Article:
That love was born 10 years ago, when Kelso first took in the Australian GP in person. His abiding memory was getting an elbow slider from idol Marc Marquez, even if he wasn’t exactly supposed to be ferreting around the world’s best riders at the time.
“I don’t know how much I can say about that because I’m not sure if I did everything correctly when I was there,” he recalls with a cheeky grin. “I remember I was about 10 years old and we couldn’t get some paddock passes. So we’d sneak into the paddock somehow to meet Marquez. I tried to get as many knee sliders and elbow sliders as we could. My first memory was probably Marquez giving me his elbow slider – that was super cool. Now being in the paddock with him and saying hello when we’re walking past is cool. It’s funny how time passes.”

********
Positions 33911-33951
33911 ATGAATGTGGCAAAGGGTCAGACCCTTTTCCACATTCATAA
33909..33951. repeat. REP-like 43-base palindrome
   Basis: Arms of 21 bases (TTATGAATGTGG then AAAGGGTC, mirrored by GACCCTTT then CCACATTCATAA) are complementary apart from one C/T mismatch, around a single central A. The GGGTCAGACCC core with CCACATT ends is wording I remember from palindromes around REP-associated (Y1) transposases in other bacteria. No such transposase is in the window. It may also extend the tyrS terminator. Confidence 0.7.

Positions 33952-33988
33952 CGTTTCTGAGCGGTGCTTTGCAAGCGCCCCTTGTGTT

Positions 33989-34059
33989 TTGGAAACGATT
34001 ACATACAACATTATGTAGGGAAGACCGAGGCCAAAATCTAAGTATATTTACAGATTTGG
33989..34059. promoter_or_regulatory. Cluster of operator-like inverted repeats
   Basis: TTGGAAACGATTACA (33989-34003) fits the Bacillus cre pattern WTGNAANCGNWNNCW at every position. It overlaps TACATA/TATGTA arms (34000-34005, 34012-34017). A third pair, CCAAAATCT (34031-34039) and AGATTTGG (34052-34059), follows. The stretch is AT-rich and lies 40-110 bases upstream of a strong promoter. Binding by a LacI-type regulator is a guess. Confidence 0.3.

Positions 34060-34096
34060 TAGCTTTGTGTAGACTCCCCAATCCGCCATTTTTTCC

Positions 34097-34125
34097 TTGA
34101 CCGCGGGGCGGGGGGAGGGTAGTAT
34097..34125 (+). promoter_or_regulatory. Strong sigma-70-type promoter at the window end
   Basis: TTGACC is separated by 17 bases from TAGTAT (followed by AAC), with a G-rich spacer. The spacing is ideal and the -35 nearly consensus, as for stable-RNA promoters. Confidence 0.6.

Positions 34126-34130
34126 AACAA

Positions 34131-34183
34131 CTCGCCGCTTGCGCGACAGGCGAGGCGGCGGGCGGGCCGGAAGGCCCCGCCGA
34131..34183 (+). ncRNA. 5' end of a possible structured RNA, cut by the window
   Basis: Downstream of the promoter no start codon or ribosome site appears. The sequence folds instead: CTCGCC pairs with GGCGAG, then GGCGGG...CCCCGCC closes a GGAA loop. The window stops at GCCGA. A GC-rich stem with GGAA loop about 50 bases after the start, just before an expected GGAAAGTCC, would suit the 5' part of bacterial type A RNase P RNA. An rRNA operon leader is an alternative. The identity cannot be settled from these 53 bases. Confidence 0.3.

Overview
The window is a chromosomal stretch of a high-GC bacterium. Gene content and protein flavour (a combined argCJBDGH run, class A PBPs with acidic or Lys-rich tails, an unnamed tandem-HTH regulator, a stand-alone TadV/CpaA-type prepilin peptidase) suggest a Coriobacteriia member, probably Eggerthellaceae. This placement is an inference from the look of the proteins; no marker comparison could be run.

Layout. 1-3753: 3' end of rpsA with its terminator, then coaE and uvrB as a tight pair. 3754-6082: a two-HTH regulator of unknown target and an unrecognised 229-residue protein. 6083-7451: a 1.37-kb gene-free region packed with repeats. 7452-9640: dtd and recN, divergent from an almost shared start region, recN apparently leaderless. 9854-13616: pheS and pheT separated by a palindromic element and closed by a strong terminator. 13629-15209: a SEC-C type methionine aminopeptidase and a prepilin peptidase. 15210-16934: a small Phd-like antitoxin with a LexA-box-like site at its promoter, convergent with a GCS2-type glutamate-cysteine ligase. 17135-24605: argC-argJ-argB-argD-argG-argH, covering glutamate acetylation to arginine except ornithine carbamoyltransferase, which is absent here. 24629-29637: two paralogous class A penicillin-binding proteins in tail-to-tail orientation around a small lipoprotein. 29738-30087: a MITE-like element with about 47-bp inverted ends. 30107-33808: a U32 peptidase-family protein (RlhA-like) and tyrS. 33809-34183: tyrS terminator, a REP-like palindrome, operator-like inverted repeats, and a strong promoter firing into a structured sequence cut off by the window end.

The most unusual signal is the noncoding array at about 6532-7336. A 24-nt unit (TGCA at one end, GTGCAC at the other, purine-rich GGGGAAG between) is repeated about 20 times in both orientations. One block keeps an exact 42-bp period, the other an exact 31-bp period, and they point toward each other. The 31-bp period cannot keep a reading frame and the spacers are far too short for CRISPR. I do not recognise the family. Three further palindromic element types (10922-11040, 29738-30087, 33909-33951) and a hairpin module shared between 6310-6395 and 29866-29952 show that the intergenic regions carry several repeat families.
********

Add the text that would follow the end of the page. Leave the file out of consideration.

A home GP often brings greater pressure, expectations and demands, not least on a rider’s time over the four days. But rather than feel apprehensive, Kelso is relishing the chance to perform in front of a sizeable home audience.
“Honestly, I didn’t find it that difficult last year,” he said. “It was obviously a busy time. But in the end Moto3 riders can’t complain, especially when you look at the schedule of some of the MotoGP riders! It’s just a good weekend and you’re happy to do everything. You only get to do it once a year and you never know when it’s going to happen again, especially if you don’t know about your future. It’s one of those things – you love it, you want to soak it all up and absorb it all.”
And that means Kelso is aiming high. Considering the speed he’s shown in qualifying this year, the experience he has of his home track, and his desire to put on a show for the home fans, he’s hopeful of scrapping among the leading names.
“Yeah, sure. 100 percent,” he says when asked if his current package will be suited to the Island’s long, glorious curves. “I think we can do a good result this year. I don’t want to put pressure on myself but I’m sure seeing all the Aussie fans out there supporting me will really push us up and hopefully we can get on the podium!”
Interview Neil Morrison + Photography Gold&Goose